142nd APHA Annual Meeting and Exposition

Annual Meeting Recordings are now available for purchase

Network Insights into Implementing Peer-Based HIV Prevention for Homeless Youth

142nd APHA Annual Meeting and Exposition (November 15 - November 19, 2014): http://www.apha.org/events-and-meetings/annual
Monday, November 17, 2014 : 1:15 PM - 1:30 PM

Eric Rice, PhD , School of Social Work, University of Southern California, Los Angeles, CA
Amanda Yoshioka-Maxwell, MSW , School of Social Work, University of Southern California, Los Angeles, CA
Harmony Rhoades, PhD , School of Social Work, University of Southern California, Los Angeles, CA
Hailey Winetrobe, MPH, CHES , School of Social Work, University of Southern California, Los Angeles, CA
Norweeta Milburn, PhD , Department of Psychiatry and Biobehavioral Sciences, UCLA Nathanson Family Resilience Center, UCLA Semel Institute for Neuroscience and Human Behavior, Los Angeles, CA
Objectives: Network-based HIV prevention models like POL promote HIV testing. Implementation of POL has proven challenging in some contexts. To inform implementation, we examined two networks of runaway and homeless youth (RHY) overtime to assess how social ties impacted HIV testing practices.

Methods: Data were collected from two populations of RHY recruited from drop-in centers in Los Angeles, every six months for one year (Network 1: n= 237, 263, 312; Network 2: n=138, 149, 131). For each panel a sociomatrix was generated based on youth nominating other youth in the sample.  Eigenvector centrality, which models prominence with respect to direct and indirect ties, was used to assess if more network centrality was associated with reports of  past 6-month HIV testing.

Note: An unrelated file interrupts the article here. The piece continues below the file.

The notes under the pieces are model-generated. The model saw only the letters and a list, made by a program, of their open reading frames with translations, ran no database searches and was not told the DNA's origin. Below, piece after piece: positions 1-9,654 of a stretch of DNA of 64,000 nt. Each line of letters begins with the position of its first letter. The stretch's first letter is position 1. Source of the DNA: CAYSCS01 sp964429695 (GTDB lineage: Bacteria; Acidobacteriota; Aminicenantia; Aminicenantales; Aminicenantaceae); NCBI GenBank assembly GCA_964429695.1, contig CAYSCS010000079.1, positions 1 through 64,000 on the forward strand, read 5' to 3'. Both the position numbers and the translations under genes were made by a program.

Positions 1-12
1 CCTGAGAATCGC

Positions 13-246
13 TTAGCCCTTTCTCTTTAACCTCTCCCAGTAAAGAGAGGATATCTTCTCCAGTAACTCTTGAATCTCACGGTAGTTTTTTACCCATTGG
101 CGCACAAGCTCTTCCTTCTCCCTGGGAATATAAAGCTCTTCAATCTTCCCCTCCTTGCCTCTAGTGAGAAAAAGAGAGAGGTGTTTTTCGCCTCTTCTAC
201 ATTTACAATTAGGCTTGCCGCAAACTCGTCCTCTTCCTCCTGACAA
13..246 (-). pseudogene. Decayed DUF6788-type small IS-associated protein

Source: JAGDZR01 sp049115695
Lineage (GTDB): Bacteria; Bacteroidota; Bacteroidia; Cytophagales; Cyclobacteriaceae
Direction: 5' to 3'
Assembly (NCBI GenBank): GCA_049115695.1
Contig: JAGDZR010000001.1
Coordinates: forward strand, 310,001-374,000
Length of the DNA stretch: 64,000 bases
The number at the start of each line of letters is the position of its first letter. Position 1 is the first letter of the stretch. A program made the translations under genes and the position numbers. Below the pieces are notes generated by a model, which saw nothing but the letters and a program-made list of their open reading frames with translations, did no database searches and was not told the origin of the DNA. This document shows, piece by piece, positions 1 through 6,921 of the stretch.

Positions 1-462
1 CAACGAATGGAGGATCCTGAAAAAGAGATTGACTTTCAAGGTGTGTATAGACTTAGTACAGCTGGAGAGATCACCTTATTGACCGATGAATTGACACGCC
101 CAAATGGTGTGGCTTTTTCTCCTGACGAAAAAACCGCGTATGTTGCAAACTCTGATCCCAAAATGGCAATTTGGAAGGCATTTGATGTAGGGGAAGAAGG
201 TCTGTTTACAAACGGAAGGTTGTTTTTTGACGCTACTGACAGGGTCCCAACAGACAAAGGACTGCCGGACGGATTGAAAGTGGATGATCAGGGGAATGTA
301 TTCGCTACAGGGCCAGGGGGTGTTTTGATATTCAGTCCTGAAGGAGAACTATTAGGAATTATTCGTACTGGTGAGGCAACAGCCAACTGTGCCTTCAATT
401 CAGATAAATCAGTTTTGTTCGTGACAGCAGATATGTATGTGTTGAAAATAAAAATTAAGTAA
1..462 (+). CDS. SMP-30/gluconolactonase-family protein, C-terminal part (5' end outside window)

Results: In both networks, a consistent structure was observed overtime despite high turnover in individual membership in the networks. For network 1, 44% returned in panel 2, and 42% repeated between panels 2 and 3. For network 2, 18% returned in panel 2, and 14% repeated between panel 2 and 3. In Network 1, more central positions were associated with increased reports of recent HIV testing in all waves and in wave 2 and 3 for Network 2.

Conclusions: Despite the transience of particular network members over time, highly central positions in RHY networks are consistently occupied by youth who reported more HIV testing. Network-based HIV prevention interventions that target HIV testing,  such as POL, may be effectively implemented if highly central RHY are recruited as peer leaders.

Learning Areas:

Biostatistics, economics
Planning of health education strategies, interventions, and programs
Public health or related research
Social and behavioral sciences
Systems thinking models (conceptual and theoretical models), applications related to public health

Learning Objectives:
Identify social network processes that can inform HIV prevention intervention implementation strategies for homeless youth.

Keyword(s): Homelessness, HIV/AIDS

Presenting author's disclosure statement:

Qualified on the content I am responsible for because: I am a professor doing research in public health and social work
Any relevant financial relationships? No

I agree to comply with the American Public Health Association Conflict of Interest and Commercial Support Guidelines, and to disclose to the participants any off-label or experimental uses of a commercial product or service discussed in my presentation.